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I have two simple scripts - I am trying to pass some information (date as input into the python script) to the bash script. Here's the python one:

#!/usr/local/bin/python

import os
import sys
import subprocess

year = "2012"
month = "5"
month_name = "may"

file = open('date.tmp','w')
file.write(year + "\n")
file.write(month + "\n")
file.write(month_name + "\n")
file.close

subprocess.call("/home/lukasz/bashdate.sh")

And here's the bash one:

#!/bin/bash

cat /home/lukasz/date.tmp | \
while read CMD; do
    echo -e $CMD
done
rm /home/lukasz/date.tmp

Python script works fine without issues. It calls the bash script but it looks like the while loop just does not run. I know the bash script does run overall because the rm command gets executed and the date.tmp file is removed. However if I comment out the subprocess call in python then run the bash script manually it works fine displaying each line.

Brief explanation of what I am trying to accomplish. I have a python script that exports a very large DB to CSV (almost 300 tables and a few gigs of data) which then calls the bash script to zip the CSVs into one file and move it to another location. I need to pass the month and year supplied to the python script to the bash script.

share|improve this question
    
As an aside, are those three variables all you need to pass in your actual script? If so, I'd suggest passing them as command-line arguments rather than mucking about with temporary files. Something like subprocess.call(["/home/lukasz/bashdate.sh", year, month, month_name]) in Python, and then year=$1; month=$2; month_name=$3 in Bash. To check the number of arguments passed to the Bash script, use if [ $# -lt 3 ]; then echo "More arguments please."; exit 1; fi (or change -lt to -eq if you want exactly three arguments). – Blair Jan 2 '13 at 21:46
    
Why do you need a bash script to zip the CSVs into one file and move it to another location? Do you not know about shutil and/or zipfile and os in the standard library? – abarnert Jan 2 '13 at 22:53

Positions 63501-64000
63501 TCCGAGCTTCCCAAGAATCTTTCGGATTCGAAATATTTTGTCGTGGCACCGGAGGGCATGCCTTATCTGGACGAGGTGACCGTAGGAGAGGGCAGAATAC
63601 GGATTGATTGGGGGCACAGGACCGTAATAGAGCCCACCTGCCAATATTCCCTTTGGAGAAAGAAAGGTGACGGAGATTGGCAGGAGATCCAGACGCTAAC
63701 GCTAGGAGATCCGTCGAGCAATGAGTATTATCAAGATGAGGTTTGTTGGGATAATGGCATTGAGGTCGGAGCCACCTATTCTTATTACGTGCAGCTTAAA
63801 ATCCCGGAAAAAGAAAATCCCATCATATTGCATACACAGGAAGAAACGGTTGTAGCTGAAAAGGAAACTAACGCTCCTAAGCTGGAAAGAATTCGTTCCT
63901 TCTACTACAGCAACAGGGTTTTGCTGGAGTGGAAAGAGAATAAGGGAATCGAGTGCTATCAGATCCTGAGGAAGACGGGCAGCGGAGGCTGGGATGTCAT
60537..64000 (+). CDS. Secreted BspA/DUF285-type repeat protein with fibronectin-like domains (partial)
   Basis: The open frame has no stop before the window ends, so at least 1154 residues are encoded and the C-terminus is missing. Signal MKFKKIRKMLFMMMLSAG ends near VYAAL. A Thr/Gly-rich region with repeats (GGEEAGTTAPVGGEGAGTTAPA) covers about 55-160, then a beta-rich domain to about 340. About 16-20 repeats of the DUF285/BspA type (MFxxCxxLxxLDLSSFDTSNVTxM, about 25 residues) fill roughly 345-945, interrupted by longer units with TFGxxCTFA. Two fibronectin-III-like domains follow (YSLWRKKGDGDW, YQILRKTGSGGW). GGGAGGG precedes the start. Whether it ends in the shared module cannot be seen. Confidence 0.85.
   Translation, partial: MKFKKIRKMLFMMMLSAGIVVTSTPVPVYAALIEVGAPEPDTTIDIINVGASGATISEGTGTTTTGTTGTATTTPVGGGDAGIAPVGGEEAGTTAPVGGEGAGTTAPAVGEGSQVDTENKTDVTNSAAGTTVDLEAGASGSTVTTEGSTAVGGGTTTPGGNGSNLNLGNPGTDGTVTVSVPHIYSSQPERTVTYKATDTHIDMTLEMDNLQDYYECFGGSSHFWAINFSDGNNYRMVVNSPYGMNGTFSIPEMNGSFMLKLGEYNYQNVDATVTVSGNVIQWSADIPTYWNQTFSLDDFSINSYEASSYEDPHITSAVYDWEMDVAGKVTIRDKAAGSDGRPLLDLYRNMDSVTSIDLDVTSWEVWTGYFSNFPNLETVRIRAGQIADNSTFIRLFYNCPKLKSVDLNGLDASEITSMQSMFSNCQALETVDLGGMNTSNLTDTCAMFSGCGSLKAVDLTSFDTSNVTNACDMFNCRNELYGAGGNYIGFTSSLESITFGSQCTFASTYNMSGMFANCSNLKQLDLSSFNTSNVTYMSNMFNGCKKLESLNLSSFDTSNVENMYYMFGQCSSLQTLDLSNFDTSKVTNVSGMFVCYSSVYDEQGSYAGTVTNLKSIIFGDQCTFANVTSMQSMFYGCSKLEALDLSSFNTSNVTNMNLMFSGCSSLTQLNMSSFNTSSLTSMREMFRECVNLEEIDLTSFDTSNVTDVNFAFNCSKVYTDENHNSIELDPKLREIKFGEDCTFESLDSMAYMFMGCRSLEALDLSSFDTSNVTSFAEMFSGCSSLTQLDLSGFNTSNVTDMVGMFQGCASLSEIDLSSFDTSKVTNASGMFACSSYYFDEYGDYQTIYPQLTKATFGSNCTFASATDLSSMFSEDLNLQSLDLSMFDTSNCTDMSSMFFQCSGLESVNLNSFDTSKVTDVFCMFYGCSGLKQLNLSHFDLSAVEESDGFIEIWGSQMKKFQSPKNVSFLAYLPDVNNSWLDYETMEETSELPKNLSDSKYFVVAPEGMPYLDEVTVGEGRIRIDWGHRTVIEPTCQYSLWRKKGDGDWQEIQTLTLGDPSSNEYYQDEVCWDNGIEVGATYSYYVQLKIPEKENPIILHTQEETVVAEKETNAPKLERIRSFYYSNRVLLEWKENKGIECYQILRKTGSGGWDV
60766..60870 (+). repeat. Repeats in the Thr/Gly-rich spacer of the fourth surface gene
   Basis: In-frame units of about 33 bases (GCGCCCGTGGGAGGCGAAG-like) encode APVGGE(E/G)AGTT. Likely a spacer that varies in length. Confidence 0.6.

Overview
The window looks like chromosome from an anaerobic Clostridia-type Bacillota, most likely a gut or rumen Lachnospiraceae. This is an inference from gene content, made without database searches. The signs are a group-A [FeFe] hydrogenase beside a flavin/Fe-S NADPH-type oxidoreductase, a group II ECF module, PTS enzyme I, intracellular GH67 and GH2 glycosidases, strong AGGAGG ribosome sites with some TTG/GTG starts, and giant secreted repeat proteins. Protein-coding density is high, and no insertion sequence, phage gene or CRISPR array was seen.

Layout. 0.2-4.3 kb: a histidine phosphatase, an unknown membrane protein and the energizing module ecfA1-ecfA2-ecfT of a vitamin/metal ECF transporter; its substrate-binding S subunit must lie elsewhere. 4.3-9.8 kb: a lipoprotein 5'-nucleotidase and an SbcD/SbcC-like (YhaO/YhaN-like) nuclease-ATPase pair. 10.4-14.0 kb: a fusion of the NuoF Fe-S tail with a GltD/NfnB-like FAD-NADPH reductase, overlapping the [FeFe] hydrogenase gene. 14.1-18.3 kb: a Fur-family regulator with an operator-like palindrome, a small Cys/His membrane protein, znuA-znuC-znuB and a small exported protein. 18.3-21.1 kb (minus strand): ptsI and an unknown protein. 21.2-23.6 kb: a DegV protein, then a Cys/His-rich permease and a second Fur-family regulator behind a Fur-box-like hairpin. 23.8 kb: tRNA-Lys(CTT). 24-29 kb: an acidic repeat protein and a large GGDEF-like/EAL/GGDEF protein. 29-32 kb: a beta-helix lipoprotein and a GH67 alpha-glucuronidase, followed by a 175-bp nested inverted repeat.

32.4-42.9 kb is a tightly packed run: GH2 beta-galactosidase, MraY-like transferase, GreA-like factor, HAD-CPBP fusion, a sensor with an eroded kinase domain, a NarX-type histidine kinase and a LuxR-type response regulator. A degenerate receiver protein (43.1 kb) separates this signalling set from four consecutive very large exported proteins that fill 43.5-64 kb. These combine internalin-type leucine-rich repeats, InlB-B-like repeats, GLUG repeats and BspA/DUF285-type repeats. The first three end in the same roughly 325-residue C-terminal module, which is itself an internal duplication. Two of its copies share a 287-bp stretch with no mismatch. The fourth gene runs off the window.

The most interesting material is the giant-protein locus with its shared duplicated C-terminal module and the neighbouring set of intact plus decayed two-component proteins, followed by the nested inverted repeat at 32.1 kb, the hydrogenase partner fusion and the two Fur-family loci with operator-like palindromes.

@abarnert This is directly from shutil page on python.org: Warning Even the higher-level file copying functions (shutil.copy(), shutil.copy2()) can’t copy all file metadata. Besides this (which is an issue) the other problem is the CSVs are in /tmp (it's the only location to which mysqld can write files easily due to permissions). In the end the solution to just call a bash script was far simpler and it works. Considering this is a thing that is done once a month manually (it requires some other user input for documentation) its good enough for my needs. – Lukasz Jan 3 '13 at 17:59
    
@Lukasz: Since you didn't show us how you do the copying in your bash script, it's impossible to know whether it's possible to do the same thing in Python. But I don't understand why you think Python can't read files in /tmp. I'm also not sure why you think a solution you can't figure out yourself is "far simpler" than something you probably could figure out with no problems. – abarnert Jan 3 '13 at 19:43
up vote 2 down vote accepted

Instead of writing a temp file, send the values of year, month, and month-name to the bash script as parameters. Ie, in the Python code remove all the lines with file in them, and replace
subprocess.call("/home/lukasz/bashdate.sh")
with
subprocess.call(['/home/lukasz/bashdate.sh', year, month, month_name])

and in the bash script, replace the cat ... rm lines with (eg)
y=$1; m=$2; mn=$3
which puts the year, month, and month-name into shell variables y, m, and mn.

share|improve this answer
    
You could even re-work the bash script to use getopt if you really wanted to. It wouldn't be too much work. – mgilson Jan 2 '13 at 21:59
    
Oh I had no idea that can be done. Probably should have looked at subprocess.call more. Thanks! – Lukasz Jan 2 '13 at 21:59

I believe that you need file.close() instead of file.close. With the latter, you're not actually closing the file since you don't call the method. Since you haven't actually closed the file yet, it might not be flushed and so the entire contents of the file might be buffered rather than written to disk.

As a side note, these things are taken care of automatically if you use a context manager:

with open('foofile','w') as fout:
    fout.write("this data")
    fout.write("that data")

#Sleep well tonight knowing that python guarantees your file is closed properly
do_more_stuff(blah,foo,bar,baz,qux)
share|improve this answer
    
+1 - beaten to the punch. Tested it on my system and this made it work. – Blair Jan 2 '13 at 21:34
    
That worked - I will mark as answered once StackOverflow will let me. – Lukasz Jan 2 '13 at 21:40

Maybe try adding shell=True to the call:

subprocess.call("/home/lukasz/bashdate.sh", shell=True)
share|improve this answer
2  
I really don't think that will make any difference in this case (other than spawning a shell unnecessarily) – mgilson Jan 2 '13 at 21:38

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